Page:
It looks like that requires a special driver, so I don't think that's it.

RE: Odd compression method for Raster Graphics

I am suspecting that each of the *b***W lines actually wraps to 64 raster raster lines on the page and that looks pretty obvious for all the white space at the top. It is somewhat reminiscent of the windows only printers that convert all output to giant bitmaps. They did that on cheap printers to put the processing load on the computer CPU and off the far weaker one in the printer. Cheap printers are cheap for a reason. If DansdadUK hadn't passed away I'm sure that he would have had some valuable insights to offer.

Do keep us informed if Okidata comes through with any help. It does seem, though, that the information is deeply buried in a vault somewhere.

Jim Asman
http://www.spectracolorservices.com

RE: Odd compression method for Raster Graphics

(OP)
After a lot of mailing, calling and waiting, my question went through multiple offices. It ended up in Japan (I guess at OKI HQ).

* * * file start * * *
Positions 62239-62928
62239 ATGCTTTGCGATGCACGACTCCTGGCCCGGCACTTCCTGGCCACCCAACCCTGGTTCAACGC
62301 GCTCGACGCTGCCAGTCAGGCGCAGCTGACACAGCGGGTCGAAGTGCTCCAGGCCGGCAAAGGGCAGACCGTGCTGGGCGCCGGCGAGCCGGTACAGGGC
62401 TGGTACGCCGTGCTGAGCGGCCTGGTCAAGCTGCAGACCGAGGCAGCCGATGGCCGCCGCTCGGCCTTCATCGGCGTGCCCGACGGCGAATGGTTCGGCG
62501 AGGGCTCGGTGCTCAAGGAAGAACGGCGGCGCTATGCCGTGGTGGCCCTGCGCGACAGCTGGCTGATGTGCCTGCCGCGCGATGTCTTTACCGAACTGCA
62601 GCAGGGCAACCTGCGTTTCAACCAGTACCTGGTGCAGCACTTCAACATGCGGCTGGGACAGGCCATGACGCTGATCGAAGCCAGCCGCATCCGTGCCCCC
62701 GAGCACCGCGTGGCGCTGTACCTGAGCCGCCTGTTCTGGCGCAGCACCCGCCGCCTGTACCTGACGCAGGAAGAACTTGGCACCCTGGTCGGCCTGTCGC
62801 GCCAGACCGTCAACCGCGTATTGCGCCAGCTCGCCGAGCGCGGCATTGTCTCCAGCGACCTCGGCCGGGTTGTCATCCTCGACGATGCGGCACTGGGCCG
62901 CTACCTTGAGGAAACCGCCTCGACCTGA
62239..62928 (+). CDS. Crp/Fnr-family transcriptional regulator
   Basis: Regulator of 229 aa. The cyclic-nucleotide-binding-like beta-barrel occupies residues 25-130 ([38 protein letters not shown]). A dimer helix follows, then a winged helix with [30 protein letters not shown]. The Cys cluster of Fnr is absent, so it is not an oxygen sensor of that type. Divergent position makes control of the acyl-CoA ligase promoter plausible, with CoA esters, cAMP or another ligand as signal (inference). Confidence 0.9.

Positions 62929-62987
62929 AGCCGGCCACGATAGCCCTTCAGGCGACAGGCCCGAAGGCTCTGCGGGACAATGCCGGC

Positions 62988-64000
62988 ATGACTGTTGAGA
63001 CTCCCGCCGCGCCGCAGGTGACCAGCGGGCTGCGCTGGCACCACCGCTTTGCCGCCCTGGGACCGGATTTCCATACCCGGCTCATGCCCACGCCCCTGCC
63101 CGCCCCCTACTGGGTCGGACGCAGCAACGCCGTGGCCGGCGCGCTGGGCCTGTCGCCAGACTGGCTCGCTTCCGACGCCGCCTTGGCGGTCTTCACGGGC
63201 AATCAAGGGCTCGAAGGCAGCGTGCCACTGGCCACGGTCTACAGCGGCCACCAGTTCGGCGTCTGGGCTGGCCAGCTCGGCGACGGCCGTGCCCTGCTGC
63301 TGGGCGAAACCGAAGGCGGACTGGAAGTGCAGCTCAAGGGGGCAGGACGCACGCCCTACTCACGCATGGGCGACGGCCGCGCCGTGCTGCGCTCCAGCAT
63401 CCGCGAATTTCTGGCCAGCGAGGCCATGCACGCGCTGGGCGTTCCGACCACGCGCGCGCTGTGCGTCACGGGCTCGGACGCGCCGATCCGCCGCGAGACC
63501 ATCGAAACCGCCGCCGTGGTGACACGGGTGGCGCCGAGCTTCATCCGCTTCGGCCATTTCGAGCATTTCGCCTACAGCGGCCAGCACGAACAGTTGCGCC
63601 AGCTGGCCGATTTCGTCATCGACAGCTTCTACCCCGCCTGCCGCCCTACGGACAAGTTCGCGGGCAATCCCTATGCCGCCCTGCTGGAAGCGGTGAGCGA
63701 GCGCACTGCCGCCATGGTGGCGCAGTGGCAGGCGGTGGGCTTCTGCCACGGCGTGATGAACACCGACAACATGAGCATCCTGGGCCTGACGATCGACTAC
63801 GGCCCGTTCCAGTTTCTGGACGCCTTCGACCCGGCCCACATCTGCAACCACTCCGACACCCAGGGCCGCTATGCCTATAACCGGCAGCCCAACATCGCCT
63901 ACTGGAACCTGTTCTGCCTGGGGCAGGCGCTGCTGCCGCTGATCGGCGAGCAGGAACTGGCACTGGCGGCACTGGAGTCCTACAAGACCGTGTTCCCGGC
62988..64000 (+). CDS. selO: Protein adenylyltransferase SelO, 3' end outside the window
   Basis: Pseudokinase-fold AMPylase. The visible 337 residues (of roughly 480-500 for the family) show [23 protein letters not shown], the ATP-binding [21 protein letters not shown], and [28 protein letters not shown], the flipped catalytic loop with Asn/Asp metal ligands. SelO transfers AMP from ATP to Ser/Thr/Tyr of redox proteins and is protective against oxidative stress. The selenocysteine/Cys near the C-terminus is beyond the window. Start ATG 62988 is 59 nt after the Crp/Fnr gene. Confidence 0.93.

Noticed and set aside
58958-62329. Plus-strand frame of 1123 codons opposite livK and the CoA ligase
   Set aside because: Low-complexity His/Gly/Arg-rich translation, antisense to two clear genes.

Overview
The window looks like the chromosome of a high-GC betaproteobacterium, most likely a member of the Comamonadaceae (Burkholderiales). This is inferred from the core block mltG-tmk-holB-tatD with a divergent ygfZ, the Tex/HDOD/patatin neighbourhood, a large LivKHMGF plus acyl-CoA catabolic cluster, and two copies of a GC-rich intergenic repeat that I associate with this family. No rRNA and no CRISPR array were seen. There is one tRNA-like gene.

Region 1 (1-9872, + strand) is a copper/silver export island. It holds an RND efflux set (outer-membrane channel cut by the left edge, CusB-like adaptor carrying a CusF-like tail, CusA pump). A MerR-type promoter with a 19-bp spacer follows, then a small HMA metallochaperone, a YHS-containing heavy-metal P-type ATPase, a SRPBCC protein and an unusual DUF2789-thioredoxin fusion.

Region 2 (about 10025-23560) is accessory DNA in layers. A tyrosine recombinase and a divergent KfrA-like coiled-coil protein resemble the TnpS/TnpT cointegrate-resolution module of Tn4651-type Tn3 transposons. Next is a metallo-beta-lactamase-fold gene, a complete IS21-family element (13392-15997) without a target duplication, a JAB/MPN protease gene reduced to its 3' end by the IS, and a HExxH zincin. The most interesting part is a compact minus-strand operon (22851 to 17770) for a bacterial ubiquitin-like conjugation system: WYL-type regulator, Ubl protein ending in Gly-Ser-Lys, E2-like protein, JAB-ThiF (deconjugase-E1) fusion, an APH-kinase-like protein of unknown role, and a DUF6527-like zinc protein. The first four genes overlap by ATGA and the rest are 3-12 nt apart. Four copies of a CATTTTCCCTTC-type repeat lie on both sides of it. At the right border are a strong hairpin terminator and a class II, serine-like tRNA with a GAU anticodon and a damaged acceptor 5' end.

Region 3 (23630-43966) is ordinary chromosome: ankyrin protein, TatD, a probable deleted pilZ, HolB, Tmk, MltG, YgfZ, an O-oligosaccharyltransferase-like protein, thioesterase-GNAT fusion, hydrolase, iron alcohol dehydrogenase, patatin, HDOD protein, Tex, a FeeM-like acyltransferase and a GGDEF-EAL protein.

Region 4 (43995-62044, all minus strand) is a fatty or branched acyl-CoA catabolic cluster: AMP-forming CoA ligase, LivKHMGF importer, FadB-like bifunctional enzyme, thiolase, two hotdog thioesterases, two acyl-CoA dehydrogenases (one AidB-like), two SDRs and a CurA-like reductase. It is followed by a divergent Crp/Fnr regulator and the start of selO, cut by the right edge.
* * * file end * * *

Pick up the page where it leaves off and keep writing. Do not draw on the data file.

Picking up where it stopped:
They decided they do not want to disclose any information about this compression.

RE: Odd compression method for Raster Graphics

Jeroen,

I most certainly give you credit for pushing this are far as you have.

Unfortunately, I have found that "no" is often the easiest answer for some of the larger companies. Even when I'm willing to pay for information.

Obviously RedTitan either obtained the information, or reversed it out.

Was 'binwalk' any help in deciphering the compression format?




Hugh Hood

Red Flag This Post

Please let us know here why this post is inappropriate. Reasons such as off-topic, duplicates, flames, illegal, vulgar, or students posting their homework.

Red Flag Submitted

Thank you for helping keep Tek-Tips Forums free from inappropriate posts.
The Tek-Tips staff will check this out and take appropriate action.

Reply To This Thread

Posting in the Tek-Tips forums is a member-only feature.

Click Here to join Tek-Tips and talk with other members! Already a Member? Login

Close Box

Join Tek-Tips® Today!

Join your peers on the Internet's largest technical computer professional community.
It's easy to join and it's free.

Here's Why Members Love Tek-Tips Forums:

Register now while it's still free!

Already a member? Close this window and log in.

Join Us             Close